As a measure of the weight savings achieved with the new Astra, the performance of the bi-turbo unit matches that of the previous 187bhp 2.0-litre version, as fitted to the previous generation Astra. It is also a notably lighter engine. Petrol fans are not forgotten and a 197bhp 1.6-litre unit can zip the Astra from 0-60mph in a mere 7.2 seconds, with a top speed just shy of 150mph.
Driving the N85, from Monaco, is to indulge in one of the world’s greatest driving roads. While you can save a little time by taking the autoroute south-west to Nice, then taking the St Paul de Vence road, on the perfume route, to the lovely town of Grasse, if you want to avoid village traffic, continue further south-west to Cannes and take the departmente road (D6085) to Grasse instead. Within mere minutes of this highly populated area of the beautiful South of France, you can be in the Alpes Maritime, above the Var valley, where the scenery is more than merely spectacular.
The uphill hairpin bends at Castellane are dotted with convenient stopping points and lay-bys, from where you can take plentiful photographs. Digne-les-Bains is a lovely place to stop and take the waters, if that is your pleasure, the attractive spa town also providing a great place to enjoy a meal. Continuing alongside the River Bleone, you will soon reach Sisteron, which is a delightful town located adjacent to the A51 main route from Aix-en-Provence. It is here that you will join the D1085 north to Gap (or the motorway, if you have to).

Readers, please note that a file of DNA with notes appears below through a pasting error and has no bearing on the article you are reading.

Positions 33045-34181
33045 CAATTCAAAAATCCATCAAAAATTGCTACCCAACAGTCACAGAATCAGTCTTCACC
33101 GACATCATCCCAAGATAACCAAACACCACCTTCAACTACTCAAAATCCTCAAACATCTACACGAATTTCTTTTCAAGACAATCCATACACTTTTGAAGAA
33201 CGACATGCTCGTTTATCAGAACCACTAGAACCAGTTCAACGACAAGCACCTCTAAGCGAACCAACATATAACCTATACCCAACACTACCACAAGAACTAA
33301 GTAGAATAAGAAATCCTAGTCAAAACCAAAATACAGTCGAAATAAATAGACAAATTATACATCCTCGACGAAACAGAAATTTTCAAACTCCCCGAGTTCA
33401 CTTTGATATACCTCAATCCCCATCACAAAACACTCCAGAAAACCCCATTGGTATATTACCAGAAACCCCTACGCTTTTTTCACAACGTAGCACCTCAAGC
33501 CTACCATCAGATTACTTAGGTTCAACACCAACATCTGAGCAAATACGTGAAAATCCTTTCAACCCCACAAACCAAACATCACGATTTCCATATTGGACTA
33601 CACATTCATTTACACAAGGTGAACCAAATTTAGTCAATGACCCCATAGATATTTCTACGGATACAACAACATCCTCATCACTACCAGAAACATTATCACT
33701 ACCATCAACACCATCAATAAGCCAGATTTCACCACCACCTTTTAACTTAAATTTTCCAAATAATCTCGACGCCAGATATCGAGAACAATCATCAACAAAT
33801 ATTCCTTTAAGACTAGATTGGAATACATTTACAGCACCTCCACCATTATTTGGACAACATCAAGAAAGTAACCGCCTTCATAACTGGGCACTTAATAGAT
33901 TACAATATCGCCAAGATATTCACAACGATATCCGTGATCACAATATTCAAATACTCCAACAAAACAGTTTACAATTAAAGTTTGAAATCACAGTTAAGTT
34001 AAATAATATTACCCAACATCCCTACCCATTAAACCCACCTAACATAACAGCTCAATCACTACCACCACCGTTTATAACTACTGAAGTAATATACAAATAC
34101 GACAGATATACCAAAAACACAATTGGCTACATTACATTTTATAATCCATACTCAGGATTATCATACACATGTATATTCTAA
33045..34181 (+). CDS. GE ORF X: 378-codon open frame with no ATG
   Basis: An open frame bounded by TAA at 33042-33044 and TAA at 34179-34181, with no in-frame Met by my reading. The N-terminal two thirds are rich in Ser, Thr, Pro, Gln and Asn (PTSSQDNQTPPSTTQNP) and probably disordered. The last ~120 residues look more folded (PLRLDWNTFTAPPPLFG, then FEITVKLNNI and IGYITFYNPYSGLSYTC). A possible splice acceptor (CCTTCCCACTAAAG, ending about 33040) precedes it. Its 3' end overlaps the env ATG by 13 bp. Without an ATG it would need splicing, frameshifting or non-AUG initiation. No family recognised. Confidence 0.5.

Now in the Hautes Alpes region, once again, the scenery changes with every twist and turn in the road. It becomes the N85 once more, north of Gap, where you start to follow the signs to Grenoble. The drive down into the city is wonderful on a sunny afternoon, although once you course through its busy streets, the route you follow to Geneva is north on the D1090. You have a choice near Montmelian; should you turn left and head towards Chambery and Aix-les-Bains, before reaching the gorgeous French town of Annecy, which is right beside one of the most beautiful lakes in Eastern France, it is the more heavily trafficked road.
On the other hand, turn right, or follow the D1090 to Albertville, then take the D1508 that runs the full length of Lake Annecy, regarded as the cleanest stretch of water in all of France, and you will not only see plenty of wildlife, but you will also be able to take in some wonderful mountain views en route to the town, which is characterised by the amazing, four-star Annecy Palace hotel. From there, Geneva, your final destination, is but a 30-minute drive further north.
To drive the N85 route in the latest Vauxhall Astra Sport Tourer is a tremendous treat, not least because of its crisp handling, strong grip and silken ride quality. As a suitable test of a car and its driver, it is unparalleled. Seldom heavily travelled by trucks, you will encounter German cyclists, myriad local delivery vehicles and a smattering of cars on the N85. Straightening out the bends is feasible due to outstanding sight-lines and roads that are wide enough to enjoy, plus there are numerous places to rest and take in the wondrous views.
Our man behind the wheel…
Iain P W Robertson has been a fixture of the British and international motoring scene for more than forty years. He is also an exponent of the travel scene and understands driving holidays only too well. Always opinionated but frequently balanced in his views, he is open to receiving enquiries from readers and he will respond. Iain is over 50, likes dogs and drives a Skoda, out of choice.